What Yeltsin needs next is power: As the US offers aid to Russia, Michel Tatu argues that economic progress is impossible in a country that has become ungovernable

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The Independent Online
THERE are optimists who believe the situation in Russia is less catastrophic on the ground than it appears outside the country, and who even predict a Russian economic miracle on the German or Japanese models. Far more numerous, though, are the pessimists or, to be precise, the people who have become 'disillusioned' with Yeltsinism and incline, with good reason, to question it.

Their disillusionment is a natural reaction - and in proportion - to the universal euphoria that followed the fall of Communist regimes across Central Europe. Among the questions they ask are these: are the Russians, who so joyously crushed the oldest Leninist system in the world, totally incapable of governing themselves? Will they repeat the sad experience of 1917, when their democratic revolution was snatched from their grasp? Are they doomed to keep their Communist ways for the foreseeable future?

For now, the answer to all these questions must, alas, be a resounding yes. The long psychological drama that has been played out between the president and his parliament serves to demonstrate, to an absurd degree, just how incapable the Russians are of governing themselves and how determined they are never to obey anyone again.

One consequence is that Communism is enjoying something of a revival. Some of the old language is returning. At the recent congress, deputies even started calling each other 'comrade'. And Boris Yeltsin's supporters are right to detect in the Congress deputies' slogan 'all power to the soviets' (a reference to the first Bolsheviks in opposition) echoes of an impotent government and emasculated popular assemblies. Did not Lenin accuse Kerensky, the ill-fated head of the provisional government, of wanting to install a dictatorship?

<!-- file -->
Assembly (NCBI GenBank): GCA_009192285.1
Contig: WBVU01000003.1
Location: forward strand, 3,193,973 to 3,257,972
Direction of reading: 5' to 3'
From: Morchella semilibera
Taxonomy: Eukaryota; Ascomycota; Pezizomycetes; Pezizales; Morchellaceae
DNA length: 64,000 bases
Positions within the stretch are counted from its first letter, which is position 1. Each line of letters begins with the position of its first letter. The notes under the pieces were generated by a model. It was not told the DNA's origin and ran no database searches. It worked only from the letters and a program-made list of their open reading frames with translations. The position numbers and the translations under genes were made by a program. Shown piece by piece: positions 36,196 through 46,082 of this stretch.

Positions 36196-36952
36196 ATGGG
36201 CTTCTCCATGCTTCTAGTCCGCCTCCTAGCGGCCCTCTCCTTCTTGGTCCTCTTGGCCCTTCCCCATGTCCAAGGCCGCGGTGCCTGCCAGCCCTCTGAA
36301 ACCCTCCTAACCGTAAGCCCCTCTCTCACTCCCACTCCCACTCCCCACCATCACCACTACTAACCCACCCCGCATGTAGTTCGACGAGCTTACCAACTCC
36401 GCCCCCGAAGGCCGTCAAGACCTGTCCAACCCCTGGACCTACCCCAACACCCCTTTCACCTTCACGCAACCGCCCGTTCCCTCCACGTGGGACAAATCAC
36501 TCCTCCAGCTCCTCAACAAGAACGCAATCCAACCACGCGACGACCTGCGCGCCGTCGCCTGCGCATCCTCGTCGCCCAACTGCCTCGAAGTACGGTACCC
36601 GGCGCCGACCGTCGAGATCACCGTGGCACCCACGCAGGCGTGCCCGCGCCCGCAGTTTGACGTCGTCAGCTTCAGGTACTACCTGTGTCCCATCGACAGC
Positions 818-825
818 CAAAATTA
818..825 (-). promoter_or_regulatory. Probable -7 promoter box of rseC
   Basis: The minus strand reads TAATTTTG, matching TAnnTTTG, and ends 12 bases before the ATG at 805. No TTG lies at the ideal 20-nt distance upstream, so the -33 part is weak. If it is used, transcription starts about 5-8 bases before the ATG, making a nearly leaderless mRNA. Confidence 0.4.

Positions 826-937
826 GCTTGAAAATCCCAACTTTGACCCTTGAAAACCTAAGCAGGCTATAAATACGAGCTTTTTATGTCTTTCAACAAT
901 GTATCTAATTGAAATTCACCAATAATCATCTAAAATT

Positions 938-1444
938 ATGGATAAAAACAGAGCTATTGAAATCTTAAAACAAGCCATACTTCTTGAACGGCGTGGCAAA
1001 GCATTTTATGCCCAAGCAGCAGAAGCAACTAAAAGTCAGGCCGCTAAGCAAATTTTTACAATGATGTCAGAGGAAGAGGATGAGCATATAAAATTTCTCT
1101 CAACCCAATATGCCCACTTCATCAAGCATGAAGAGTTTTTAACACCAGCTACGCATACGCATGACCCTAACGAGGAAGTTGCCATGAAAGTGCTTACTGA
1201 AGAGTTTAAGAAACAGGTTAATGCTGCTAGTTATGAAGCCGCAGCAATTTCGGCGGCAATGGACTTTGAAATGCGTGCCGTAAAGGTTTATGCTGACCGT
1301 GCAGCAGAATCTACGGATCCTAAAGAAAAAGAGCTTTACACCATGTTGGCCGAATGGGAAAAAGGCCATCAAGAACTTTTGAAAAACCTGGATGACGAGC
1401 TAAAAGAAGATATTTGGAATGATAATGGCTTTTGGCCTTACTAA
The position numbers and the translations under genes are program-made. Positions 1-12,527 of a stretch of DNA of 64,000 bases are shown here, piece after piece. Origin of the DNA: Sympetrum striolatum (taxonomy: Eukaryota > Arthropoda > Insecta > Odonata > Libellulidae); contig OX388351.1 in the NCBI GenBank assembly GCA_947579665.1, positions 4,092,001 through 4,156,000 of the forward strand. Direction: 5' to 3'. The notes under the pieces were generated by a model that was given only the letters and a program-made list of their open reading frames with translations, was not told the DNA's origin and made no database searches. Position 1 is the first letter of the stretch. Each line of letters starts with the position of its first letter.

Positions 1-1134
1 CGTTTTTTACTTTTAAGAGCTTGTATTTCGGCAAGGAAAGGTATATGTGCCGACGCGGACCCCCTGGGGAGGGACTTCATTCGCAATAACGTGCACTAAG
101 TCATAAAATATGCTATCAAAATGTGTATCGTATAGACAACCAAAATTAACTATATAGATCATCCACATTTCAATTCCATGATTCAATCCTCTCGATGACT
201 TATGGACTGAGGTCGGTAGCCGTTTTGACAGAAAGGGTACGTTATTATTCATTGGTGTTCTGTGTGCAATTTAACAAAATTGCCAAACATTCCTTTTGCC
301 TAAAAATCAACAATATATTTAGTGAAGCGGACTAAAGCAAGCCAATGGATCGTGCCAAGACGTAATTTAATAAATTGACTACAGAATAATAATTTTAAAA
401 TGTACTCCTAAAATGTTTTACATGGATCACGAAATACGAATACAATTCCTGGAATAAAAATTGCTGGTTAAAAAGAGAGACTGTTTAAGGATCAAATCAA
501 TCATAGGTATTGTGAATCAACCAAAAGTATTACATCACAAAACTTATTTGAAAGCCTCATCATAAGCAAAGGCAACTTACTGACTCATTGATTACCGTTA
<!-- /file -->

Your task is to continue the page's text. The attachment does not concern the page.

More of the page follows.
The last years of Mikhail Gorbachev's perestroika offer another sad precedent. At the top was Gorbachevism, an equivocating and contested presidential power. Further down, the empire was breaking up. Then, as now, one of the arguments against holding a referendum was that it could be opposed or boycotted by some republics and so accelerate the centrifugal process. Further down still was the economy in unstoppable decline. This did not begin with Mr Yeltsin, nor even with Mr Gorbachev, but inflation is now accelerating the process.

Since the 1991 coup, the 'chicken and egg' question - whether politics or the economy should be reformed first - has not arisen. In theory, Mr Gorbachev had a chance to reform the economy before starting on the political system. He did not do that, and this 'Chinese way' is no longer practicable, despite its many admirers in Russia, including in Mr Yeltsin's entourage. Today the political conflict eclipses all the others and everything else depends on how it is resolved, including economic reform.

How can 'reform' mean anything when the President's decrees are annulled by parliament and disregarded as soon as they are signed, when even the most basic discipline is lacking at all levels, and when a large part of production and Western aid is diverted into alternative channels? Having said that, Mr Yeltsin is no Kerensky or Gorbachev, not only because of his temperament, but because he holds more trump cards than they did.

When a president of a 'normal' democratic country comes into conflict with his parliament, informed opinion tends to support the legislature, judging it to be more 'democratic' than the executive. But Russia today is not a 'normal' democratic country. Its Brezhnevite constitution has been amended 320 times and has no consistency, and any notion of objective legality has been lost.